Crosley Bendix , July 17, 2018 at 9:59 pm

I would appreciate hearing how you use Twitter in a way that is productive for you.

Lambert Strether Post author , July 18, 2018 at 12:41 am

My Twitter feed is extremely carefully curated. I do not subscribe directly to the usual sources (like CNN, etc.)

So I hear about a story only when someone I trust brings it to my attention, not when they do.

In addition I have a large number of quirky people with a wide skillset.

I originally joined Twitter to follow Black Lives Matter. It was invaluable, and not only because I got news and images I could get nowhere else, but because Black Twitter is really neat.

The Rev Kev , July 17, 2018 at 10:13 pm

And this is what happens when we let billionaires control what we see and do on the net. I have been a newshound for years and use to go through Google News and then a few favoured sites. These days I have reversed it around as Google News has become so crappified, so stripped of content and so cumbersome to use that I have switched it around.
As for Facebook and Twitter – not on your nelly though I know lots of people have to use it for professional reasons or for staying in contact with groups that do not have a presence elsewhere. The past several years I have found that I visit a lot of Russian sites as I tend to find more news of interest there which five years ago I would have found weird. The times they are a changin'.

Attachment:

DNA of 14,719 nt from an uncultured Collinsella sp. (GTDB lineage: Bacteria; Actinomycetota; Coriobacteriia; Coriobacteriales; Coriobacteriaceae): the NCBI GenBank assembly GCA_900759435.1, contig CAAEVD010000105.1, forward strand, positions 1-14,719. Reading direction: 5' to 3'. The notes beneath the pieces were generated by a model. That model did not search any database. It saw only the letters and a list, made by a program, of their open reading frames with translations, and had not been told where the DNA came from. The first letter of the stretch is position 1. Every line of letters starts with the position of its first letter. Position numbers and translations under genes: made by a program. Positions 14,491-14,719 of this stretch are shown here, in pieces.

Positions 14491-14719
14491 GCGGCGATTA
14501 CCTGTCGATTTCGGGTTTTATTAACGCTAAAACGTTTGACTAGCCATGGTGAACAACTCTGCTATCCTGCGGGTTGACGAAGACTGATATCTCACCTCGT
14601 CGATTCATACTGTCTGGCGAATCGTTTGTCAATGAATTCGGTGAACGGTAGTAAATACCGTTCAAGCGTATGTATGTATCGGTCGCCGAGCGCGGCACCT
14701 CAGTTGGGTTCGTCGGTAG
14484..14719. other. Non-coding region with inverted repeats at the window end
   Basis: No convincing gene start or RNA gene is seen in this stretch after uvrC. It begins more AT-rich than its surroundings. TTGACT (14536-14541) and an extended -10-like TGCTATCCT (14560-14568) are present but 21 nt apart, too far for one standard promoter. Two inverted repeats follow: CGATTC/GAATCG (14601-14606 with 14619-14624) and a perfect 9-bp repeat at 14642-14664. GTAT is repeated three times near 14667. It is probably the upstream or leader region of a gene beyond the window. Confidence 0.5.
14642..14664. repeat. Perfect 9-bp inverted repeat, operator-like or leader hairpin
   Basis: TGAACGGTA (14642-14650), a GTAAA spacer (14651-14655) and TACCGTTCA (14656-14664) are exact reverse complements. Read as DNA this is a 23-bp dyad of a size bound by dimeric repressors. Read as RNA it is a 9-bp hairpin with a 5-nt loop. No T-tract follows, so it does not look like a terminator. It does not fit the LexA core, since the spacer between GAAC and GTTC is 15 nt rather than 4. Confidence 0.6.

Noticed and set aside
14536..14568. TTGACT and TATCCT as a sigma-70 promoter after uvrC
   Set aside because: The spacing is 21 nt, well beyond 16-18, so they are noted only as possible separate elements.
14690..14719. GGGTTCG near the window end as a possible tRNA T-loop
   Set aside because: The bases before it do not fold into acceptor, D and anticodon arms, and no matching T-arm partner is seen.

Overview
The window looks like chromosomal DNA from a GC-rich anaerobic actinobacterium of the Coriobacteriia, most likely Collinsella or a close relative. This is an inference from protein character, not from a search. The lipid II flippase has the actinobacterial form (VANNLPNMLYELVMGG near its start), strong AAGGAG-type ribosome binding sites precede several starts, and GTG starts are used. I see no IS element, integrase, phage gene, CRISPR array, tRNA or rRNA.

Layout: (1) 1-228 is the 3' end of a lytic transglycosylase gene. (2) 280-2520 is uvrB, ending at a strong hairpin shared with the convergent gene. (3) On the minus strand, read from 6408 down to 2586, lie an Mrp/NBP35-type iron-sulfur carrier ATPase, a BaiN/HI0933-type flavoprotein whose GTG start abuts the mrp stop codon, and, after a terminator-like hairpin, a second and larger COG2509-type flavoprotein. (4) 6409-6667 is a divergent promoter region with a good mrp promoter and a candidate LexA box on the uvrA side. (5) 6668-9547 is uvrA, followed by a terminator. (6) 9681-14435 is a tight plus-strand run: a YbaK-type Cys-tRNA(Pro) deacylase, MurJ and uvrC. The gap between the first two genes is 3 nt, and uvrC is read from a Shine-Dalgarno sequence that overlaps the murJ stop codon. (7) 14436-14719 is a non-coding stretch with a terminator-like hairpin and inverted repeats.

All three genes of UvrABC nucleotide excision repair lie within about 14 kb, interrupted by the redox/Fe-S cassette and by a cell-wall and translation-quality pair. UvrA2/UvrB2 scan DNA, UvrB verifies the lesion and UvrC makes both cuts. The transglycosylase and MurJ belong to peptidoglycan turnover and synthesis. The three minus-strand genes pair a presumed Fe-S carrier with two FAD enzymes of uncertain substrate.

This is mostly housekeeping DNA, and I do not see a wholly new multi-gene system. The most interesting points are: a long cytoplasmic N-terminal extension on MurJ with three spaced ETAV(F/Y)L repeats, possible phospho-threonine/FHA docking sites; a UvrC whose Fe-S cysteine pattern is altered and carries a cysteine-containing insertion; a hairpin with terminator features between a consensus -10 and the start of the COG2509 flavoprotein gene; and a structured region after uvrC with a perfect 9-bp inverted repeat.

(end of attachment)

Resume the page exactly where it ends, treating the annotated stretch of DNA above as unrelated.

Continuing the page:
Want to know what the future will be like. Take a look at the following clip from the film "Rollerball" – the first one – and you will see. The main character goes to visit the world computer for information as all of it is stored there. Upon arrival he finds that the computer has "lost" all the information on the 13th century in talking to the lead scientist. Here is that clip of our future-

https://www.youtube.com/watch?v=qmTWhvWgST0

polecat , July 17, 2018 at 10:36 pm

Haven't EVER used twits or bloodfunnelbook, and quit bevil when I saw the devil's pitchfork get way too lucky !

Procopius , July 18, 2018 at 12:44 am

I hate the "editor" in Facebook, too, but because there's no way to format anything. That big type you call their default? That goes away when you type three lines or so. It's only been there a couple of years and I don't know what they were thinking of when they added it. Why can't I choose my type size? Why can't I make text bold or italic? NC at least has those options. Other blogs let me enter most HTML formatting tags. Those "disruptive" engineers must be pretty weird people. Why would I want my post to be in HUGE type if I'm only posting one or two lines?

Thing I wanted to ask, how do you make google search time periods. Is that something they've added? A few years ago, after many people entered "I have the same question" they admitted they had no way to do so. Is it something you have to use advanced search for? Because I think I remember seeing something there, but I haven't used it for many years.

hunkerdown , July 18, 2018 at 1:21 am

That feature can be found under Tools → Any time, in the toolbar on the results page under the search query.

JBird , July 18, 2018 at 2:35 am

I just checked Google. I could be missing it. What I do see is simpler, less precise, and not as useful as the previous time period search. I use to use to be to chop off precisely the exact dates I wanted searched. For example any articles, websites, or just news on the Humbolt Squid from 1/1/1984 to 1/2/1986.

If I missed that option please tell me as it was useful.

JBird , July 18, 2018 at 2:14 am

Procopius,